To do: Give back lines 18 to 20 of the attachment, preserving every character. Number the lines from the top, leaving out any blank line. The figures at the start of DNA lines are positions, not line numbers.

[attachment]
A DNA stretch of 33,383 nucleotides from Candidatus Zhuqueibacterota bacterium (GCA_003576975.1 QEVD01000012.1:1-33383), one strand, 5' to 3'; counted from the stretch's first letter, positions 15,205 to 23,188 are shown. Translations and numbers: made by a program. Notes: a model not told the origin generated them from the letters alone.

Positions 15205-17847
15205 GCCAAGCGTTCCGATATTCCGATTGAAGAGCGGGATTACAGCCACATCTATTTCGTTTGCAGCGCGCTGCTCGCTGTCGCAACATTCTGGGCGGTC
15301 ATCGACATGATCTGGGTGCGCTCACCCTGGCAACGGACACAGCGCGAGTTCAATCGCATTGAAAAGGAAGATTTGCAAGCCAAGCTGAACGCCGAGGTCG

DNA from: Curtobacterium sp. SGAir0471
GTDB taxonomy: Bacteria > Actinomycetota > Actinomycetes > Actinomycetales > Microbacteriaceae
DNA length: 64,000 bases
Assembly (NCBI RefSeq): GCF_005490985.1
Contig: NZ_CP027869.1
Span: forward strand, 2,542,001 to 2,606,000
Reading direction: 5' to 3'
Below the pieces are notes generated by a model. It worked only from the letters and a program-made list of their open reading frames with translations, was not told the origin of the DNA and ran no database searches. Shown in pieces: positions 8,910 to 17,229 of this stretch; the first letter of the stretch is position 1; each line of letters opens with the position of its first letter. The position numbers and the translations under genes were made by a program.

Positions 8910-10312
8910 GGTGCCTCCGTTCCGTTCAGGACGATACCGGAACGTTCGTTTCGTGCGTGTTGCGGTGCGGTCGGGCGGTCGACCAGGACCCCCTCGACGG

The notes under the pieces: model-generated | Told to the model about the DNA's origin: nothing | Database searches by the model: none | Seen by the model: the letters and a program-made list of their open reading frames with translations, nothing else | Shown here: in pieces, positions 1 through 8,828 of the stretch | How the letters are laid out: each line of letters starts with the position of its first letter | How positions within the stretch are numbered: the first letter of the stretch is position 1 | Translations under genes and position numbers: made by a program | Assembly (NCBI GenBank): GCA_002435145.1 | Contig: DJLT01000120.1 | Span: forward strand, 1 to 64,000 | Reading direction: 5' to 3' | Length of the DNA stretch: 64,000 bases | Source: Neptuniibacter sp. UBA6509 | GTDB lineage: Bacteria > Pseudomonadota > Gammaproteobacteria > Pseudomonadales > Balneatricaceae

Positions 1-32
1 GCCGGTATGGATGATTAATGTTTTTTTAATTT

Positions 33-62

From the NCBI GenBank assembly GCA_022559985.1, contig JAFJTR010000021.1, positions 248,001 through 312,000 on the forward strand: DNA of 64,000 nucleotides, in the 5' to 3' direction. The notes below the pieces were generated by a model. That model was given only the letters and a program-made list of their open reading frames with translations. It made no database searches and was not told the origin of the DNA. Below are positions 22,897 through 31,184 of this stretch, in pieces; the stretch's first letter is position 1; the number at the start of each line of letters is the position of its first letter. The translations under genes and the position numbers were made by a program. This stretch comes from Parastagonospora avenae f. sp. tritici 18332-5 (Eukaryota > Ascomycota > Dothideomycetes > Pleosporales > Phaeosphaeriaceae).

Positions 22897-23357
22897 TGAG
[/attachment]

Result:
Positions 33-62

From the NCBI GenBank assembly GCA_022559985.1, contig JAFJTR010000021.1, positions 248,001 through 312,000 on the forward strand: DNA of 64,000 nucleotides, in the 5' to 3' direction. The notes below the pieces were generated by a model. That model was given only the letters and a program-made list of their open reading frames with translations. It made no database searches and was not told the origin of the DNA. Below are positions 22,897 through 31,184 of this stretch, in pieces; the stretch's first letter is position 1; the number at the start of each line of letters is the position of its first letter. The translations under genes and the position numbers were made by a program. This stretch comes from Parastagonospora avenae f. sp. tritici 18332-5 (Eukaryota > Ascomycota > Dothideomycetes > Pleosporales > Phaeosphaeriaceae).

Positions 22897-23357